I recently read an excellent article in Foot and Ankle International entitled “Evidence-Based Medicine: What Is It And How Should It Be Used?”1 The article begins with a brilliant quote from Spindler and colleagues:
Traditionally, dogma has ruled the education of physicians: one need only recall the authoritative professor who by his name or her stature alone influenced how we evaluate and examine our patients. Despite the view that we rely on science to guide our approach to patients and to treatment decision making, physicians frequently change their practice based on the opinions of charismatic and dogmatic (albeit usually experienced) authority figures … Although often correct these changes in the practice of orthopaedics likely are influenced more by the volume of the authority’s voice and the persuasiveness of his or her tone than by the scientific validity of the message. During the last decade, a quiet revolution has rapidly been gaining momentum that will undoubtedly change the way that orthopaedics is being practiced. This movement is evidence-based medicine.2
It is refreshing to see that podiatric literature is embracing the trend toward evidence-based reporting of outcomes. This becomes particularly important when we are seeking valid information about surgical outcomes. As we are bombarded with new technologies promoted by commercial entities, it becomes critical that we step back and ask for high-level studies that verify that these technologies work, and that negative effects and contraindications have been clearly identified.
I have previously written about hallux rigidus, a condition that continues to challenge me in my own practice. I am grateful for the previous work of Tom Roukis, DPM, PhD, FACFAS, who recently published the fourth of his systematic reviews of various surgical procedures to treat hallux rigidus.3 This most recent review focused on clinical outcomes after isolated periarticular osteotomies of the first metatarsal for hallux rigidus. He reviewed four studies that involved a prospective design and included some form of subjective and objective data analysis with at least a 12-month duration of follow-up.
In the same issue of the Journal of Foot and Ankle Surgery, Brewster presents a systematic review comparing outcomes of total joint replacement and arthrodesis of the first metatarsophalangeal joint in the treatment of hallux rigidus.4 Brewster limited his review to papers that utilized the American Orthopaedic Foot and Ankle Society-Hallux Metatarsophalangeal Interphalangeal (AOFAS-HMI) scale to evaluate postoperative results. The systematic review used a total of five papers that evaluated results from arthrodesis and five papers that evaluated results from total joint replacement.
These two systematic reviews reaffirm my own experience in 30 years of surgical treatment of hallux rigidus. Total joint replacement is still unproven as a reliable procedure, especially in the athletic patient. Periarticular osteotomies have a high rate of postoperative metatarsalgia and need for revisional surgery. For grade I and II hallux rigidus conditions, isolated cheilectomy or in combination with phalangeal dorsiflexory osteotomy have excellent results with low rates of revisional surgery. Finally, arthrodesis of the first metatarsophalangeal joint appears to be an effective treatment for grade III and IV hallux rigidus with a very low rate of revisional surgery and high patient satisfaction.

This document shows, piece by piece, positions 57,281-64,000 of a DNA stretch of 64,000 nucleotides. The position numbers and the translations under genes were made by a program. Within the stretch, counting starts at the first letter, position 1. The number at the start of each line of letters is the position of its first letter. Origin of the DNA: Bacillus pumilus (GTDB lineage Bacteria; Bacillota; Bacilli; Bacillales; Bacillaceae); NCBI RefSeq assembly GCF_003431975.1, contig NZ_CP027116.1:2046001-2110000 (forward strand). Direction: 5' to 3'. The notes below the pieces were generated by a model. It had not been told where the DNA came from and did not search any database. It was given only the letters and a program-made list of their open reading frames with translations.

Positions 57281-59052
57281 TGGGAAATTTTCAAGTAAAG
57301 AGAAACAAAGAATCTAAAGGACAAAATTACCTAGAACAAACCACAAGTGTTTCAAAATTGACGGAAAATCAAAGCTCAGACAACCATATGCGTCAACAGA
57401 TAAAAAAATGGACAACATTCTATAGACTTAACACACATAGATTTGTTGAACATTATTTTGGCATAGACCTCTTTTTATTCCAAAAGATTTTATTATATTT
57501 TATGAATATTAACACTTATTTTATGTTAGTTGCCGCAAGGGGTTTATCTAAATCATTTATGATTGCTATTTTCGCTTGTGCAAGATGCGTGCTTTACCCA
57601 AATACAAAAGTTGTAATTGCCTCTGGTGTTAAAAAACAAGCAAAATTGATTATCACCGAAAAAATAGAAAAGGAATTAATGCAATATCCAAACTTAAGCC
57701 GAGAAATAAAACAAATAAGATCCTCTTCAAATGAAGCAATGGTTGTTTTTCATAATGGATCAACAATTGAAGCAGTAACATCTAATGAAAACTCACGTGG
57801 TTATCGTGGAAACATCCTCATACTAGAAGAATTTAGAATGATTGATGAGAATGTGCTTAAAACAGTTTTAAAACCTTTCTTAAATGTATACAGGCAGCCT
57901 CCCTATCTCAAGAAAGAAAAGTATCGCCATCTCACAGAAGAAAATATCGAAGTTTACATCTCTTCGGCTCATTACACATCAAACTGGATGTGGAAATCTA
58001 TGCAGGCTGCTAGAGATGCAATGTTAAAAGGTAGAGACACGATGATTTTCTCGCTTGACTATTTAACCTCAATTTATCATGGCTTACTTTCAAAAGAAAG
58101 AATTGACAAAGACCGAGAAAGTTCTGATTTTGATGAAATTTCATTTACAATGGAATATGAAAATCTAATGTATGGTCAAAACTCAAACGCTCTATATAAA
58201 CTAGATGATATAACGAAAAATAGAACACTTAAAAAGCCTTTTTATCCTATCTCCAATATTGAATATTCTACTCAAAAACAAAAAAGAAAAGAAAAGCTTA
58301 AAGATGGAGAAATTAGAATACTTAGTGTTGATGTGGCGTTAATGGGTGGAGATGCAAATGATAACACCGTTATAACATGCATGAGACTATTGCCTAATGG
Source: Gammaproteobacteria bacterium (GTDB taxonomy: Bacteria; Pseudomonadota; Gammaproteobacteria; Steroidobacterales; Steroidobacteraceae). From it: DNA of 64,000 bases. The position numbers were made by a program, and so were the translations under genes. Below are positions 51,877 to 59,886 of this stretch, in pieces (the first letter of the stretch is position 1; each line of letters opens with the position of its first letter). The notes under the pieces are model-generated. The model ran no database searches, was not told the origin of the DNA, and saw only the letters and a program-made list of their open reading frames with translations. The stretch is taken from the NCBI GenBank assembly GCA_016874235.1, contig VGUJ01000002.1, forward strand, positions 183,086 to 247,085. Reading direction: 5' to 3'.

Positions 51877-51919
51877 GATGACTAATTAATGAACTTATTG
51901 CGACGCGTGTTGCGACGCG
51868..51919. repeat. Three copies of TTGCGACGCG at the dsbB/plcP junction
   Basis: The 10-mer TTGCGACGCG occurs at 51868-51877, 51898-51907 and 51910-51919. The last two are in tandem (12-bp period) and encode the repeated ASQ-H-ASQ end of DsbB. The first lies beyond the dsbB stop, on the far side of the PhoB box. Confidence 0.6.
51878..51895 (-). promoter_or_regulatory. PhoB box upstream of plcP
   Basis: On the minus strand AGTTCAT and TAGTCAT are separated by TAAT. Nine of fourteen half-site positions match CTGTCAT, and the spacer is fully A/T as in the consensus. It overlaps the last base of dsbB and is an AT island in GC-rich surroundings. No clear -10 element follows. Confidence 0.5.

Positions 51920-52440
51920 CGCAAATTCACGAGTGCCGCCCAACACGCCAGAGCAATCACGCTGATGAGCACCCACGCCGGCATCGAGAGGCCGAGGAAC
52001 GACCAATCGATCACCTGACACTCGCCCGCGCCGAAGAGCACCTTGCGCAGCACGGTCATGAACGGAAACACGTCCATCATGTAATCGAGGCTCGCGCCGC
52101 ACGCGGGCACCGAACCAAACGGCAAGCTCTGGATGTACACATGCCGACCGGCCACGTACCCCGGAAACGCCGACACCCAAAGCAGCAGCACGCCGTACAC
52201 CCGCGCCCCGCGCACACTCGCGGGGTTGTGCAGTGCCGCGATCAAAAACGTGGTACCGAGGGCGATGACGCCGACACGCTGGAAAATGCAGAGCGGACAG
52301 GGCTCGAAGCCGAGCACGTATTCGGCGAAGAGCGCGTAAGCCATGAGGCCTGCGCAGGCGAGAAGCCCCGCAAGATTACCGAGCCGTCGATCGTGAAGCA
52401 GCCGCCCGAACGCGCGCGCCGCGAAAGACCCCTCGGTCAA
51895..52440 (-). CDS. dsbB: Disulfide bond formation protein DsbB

None of the studies included in these systematic reviews are of the quality of “gold standard” evidence, which would be a multi-center double-blind randomized controlled trial. A study of this design would be nearly impossible to perform on patients with hallux rigidus. Both Roukis and Brewster point out the need for further studies that are closer to this gold standard and that will provide better standards for objective evaluation with long-term follow-up.3,4
Still, it is refreshing and extremely enlightening to see quality systematic reviews published in the podiatric literature that provide keen insight into treatment options for challenging pathologies. Now, instead of embracing the gospel proposed by charismatic and dogmatic authority figures, we can demand a higher level of reasoning, which is the essence of evidence-based medicine.
1. Pinney S, Glazebrook M, Baumhauer J, Thordarson DB, Richter M. Evidence-based medicine: What is it and how should it be used? Foot Ankle Int. 2010; 31(11):1033-1042.
2. Spindler KP, Kuhn JE, Dunn W, et al. Reading and reviewing the orthopaedic literature: A systematic, evidence-based medicine approach. J Am Acad Orthop Surg. 2005; 12(4):220-229.
3. Roukis TS. Clinical outcomes after isolated periarticular osteotomies of the first metatarsal for hallux rigidus: A systematic review. J Foot Ankle Surg. 2010; 49(6):553-560.
4. Brewster M. Does total joint replacement or arthrodesis of the first metatarsophalangeal joint yield better functional results? A systematic review of the literature. J Foot Ankle Surg. 2010; 49(6):546-552.